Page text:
Later that same night, we meet with Megan Owen at the Health Sciences Learning Center. The building is home to UWPD’s central security office, which is staffed 24/7. Owen is the sole security guard on tonight’s third shift, which runs from 9 p.m. to 7 a.m.
“Campus is so different overnight when nobody is around,” she says. “I like the freedom to explore.”
Owen, who studied forensic investigation at UW–Platteville and hopes to work in that area, notes that the position is the perfect way to “dip your toes into the law enforcement field.” Many UWPD security officers move up to police.
As for the community members they encounter along the way, Kaul says that he’s had “nothing but good interactions.” One time, students even invited him to sled down Bascom Hill. He dutifully declined.
“We Were Black with Tar”
Ramkumar “Solomon” Bhulai talks about the days of a coal-powered campus with a surprisingly nostalgic tone.
“It kept your brain more active,” says the senior operator at the Charter Street Heating and Cooling Plant. “Because almost everything is automated now. Everything is on a computer.”
To his younger colleagues, Bhulai is a true heating and cooling artisan. He’s worked in power plants his whole life, starting in his native Guyana and for the past 16 years at UW–Madison.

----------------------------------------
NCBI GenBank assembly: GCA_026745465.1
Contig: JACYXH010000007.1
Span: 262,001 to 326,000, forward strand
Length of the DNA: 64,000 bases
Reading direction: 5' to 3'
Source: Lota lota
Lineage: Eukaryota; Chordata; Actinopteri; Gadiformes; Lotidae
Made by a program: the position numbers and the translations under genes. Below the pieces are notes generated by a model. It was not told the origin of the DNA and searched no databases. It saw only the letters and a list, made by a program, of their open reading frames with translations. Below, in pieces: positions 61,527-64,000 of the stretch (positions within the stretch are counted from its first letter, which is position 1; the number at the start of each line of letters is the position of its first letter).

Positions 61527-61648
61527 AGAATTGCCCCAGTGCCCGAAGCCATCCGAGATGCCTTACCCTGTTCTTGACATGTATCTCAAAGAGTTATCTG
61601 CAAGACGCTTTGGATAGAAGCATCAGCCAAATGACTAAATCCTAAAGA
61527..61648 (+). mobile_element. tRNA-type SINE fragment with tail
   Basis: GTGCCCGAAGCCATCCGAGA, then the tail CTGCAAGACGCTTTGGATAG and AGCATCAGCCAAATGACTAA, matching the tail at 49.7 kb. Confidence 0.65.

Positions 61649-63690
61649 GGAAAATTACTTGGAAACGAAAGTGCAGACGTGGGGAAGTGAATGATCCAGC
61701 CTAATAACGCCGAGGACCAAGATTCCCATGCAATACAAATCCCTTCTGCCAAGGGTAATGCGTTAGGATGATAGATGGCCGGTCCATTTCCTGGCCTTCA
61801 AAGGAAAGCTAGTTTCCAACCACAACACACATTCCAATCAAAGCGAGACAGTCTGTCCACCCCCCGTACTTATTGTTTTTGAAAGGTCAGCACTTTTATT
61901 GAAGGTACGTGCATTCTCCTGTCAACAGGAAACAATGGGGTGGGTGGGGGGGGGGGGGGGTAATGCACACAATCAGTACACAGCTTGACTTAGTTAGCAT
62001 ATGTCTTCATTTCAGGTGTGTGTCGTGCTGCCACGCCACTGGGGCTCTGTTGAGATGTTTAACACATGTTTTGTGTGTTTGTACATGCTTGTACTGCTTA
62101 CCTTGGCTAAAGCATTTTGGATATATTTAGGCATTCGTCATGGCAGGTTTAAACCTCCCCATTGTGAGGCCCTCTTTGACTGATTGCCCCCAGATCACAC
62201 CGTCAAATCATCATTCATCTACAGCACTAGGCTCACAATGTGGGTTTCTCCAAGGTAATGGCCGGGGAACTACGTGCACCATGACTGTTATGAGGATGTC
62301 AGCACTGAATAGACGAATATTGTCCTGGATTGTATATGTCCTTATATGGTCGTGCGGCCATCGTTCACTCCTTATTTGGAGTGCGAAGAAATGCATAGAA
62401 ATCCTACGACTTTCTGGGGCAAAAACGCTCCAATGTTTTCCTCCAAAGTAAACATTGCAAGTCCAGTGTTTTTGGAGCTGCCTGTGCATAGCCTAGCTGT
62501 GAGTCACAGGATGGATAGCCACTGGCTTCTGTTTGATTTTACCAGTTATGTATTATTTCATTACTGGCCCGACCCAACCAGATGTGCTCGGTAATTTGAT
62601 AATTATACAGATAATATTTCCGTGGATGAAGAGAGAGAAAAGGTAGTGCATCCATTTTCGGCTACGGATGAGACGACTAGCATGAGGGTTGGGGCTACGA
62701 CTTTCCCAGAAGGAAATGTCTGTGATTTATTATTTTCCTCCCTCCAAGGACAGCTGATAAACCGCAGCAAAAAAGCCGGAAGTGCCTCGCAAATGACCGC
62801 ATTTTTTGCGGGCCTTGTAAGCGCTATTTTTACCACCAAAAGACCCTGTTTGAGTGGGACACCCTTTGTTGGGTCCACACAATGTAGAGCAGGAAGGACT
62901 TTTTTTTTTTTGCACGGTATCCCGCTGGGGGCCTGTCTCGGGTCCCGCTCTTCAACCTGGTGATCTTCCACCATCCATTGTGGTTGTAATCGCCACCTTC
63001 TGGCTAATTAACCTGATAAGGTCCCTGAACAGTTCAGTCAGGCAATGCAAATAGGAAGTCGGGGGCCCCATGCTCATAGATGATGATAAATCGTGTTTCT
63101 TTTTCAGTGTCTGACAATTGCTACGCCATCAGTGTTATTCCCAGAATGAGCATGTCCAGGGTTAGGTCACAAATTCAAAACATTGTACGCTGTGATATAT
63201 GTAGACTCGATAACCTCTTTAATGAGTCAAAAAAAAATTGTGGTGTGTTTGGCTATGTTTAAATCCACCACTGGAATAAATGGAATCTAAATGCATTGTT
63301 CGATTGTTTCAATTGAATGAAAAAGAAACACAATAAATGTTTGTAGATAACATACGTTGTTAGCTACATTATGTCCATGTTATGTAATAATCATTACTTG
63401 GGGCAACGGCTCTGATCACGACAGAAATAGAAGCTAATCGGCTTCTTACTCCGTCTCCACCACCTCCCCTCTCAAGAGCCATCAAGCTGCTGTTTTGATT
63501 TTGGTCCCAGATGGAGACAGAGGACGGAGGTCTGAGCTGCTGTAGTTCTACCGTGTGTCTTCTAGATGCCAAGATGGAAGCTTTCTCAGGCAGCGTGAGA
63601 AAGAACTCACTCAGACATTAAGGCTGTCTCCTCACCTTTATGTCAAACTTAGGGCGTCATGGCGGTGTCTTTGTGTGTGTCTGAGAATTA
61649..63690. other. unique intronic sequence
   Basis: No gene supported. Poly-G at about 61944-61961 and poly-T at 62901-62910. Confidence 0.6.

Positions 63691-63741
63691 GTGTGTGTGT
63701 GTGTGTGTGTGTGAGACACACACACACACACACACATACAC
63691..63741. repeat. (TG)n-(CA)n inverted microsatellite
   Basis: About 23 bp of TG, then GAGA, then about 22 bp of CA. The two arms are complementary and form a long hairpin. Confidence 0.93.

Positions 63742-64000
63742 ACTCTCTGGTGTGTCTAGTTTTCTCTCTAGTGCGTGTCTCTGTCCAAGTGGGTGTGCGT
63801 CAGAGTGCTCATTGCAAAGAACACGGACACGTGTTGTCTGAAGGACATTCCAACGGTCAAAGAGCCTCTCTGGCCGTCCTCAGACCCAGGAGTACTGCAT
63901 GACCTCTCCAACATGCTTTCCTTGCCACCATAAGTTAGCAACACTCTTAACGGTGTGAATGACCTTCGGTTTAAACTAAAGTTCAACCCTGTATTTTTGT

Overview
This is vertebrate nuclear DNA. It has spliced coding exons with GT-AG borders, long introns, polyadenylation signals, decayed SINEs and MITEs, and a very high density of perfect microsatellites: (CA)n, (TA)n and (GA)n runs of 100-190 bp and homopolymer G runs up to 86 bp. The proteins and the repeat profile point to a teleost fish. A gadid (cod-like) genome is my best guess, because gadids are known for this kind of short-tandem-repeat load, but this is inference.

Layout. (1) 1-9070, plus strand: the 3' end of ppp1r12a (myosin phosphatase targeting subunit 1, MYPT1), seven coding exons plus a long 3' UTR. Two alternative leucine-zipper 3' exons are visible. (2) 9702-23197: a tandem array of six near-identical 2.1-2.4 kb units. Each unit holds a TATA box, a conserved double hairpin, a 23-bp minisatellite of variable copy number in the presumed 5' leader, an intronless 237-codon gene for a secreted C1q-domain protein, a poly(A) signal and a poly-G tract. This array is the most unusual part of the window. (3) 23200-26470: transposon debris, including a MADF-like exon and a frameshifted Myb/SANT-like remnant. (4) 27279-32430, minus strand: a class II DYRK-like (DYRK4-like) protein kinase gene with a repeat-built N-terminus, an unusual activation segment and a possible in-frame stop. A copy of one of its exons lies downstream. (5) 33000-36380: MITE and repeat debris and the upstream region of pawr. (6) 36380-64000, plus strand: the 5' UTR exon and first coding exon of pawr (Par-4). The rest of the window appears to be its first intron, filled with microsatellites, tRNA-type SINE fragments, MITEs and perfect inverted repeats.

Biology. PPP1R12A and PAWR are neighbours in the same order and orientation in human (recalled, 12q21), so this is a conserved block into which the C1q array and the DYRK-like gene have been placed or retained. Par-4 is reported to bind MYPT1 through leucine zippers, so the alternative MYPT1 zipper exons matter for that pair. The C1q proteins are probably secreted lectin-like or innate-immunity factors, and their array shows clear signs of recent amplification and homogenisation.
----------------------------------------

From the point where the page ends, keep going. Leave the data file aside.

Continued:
“Usually I tell the guys, ‘You have it nice now. You don’t know what I passed through,’ ” he says, laughing. “We’d come out of the furnace room, and you could barely see our eyes. We were black with tar.”
But even Bhulai will acknowledge that the cleaner natural gas on which UW–Madison’s boilers now run is much better for the workers, the campus, and the planet. (The Division of Facilities Planning & Management plant has won national awards for its innovations in sustainability.)
The Charter Street location is one of three facilities that generate high-pressured steam, chilled water, electricity, and compressed air to heat and cool all university buildings.
This 24/7 operation is the beating heart of campus, with the five-person operating crews alternating 12-hour shifts (the overnighter ending at 6 a.m.). They spend most of their time in the control room, scanning a wall of computer panels, as well as doing manual rounds to check the condition of the five modern boilers, the largest chillers of their kind in the world, and the water running to and from them.
Every few months, there are surprises, like when extreme cold interrupts the supply of natural gas. The backup source for the boilers is fuel oil, preserved in a single tank holding 840,000 gallons. That transition is largely a manual one, as operator Ethan Carlson found out the hard way during his first year on the job.
“We have to put on special equipment and actually insert the fuel oil guns [to produce boiler combustion],” Carlson says. “Solomon told me, ‘Ethan, we’re going to get through this.’ He walked me through the process, and we got through it without problems.”
For Bhulai, teaching is just part of the job — one that’s given back to him as much he’s given to it.
“I built a brand-new house. I drive a nice vehicle. My family’s okay,” he says. “I’m living a middle-class life with this job.”
“Thank You for Being Open”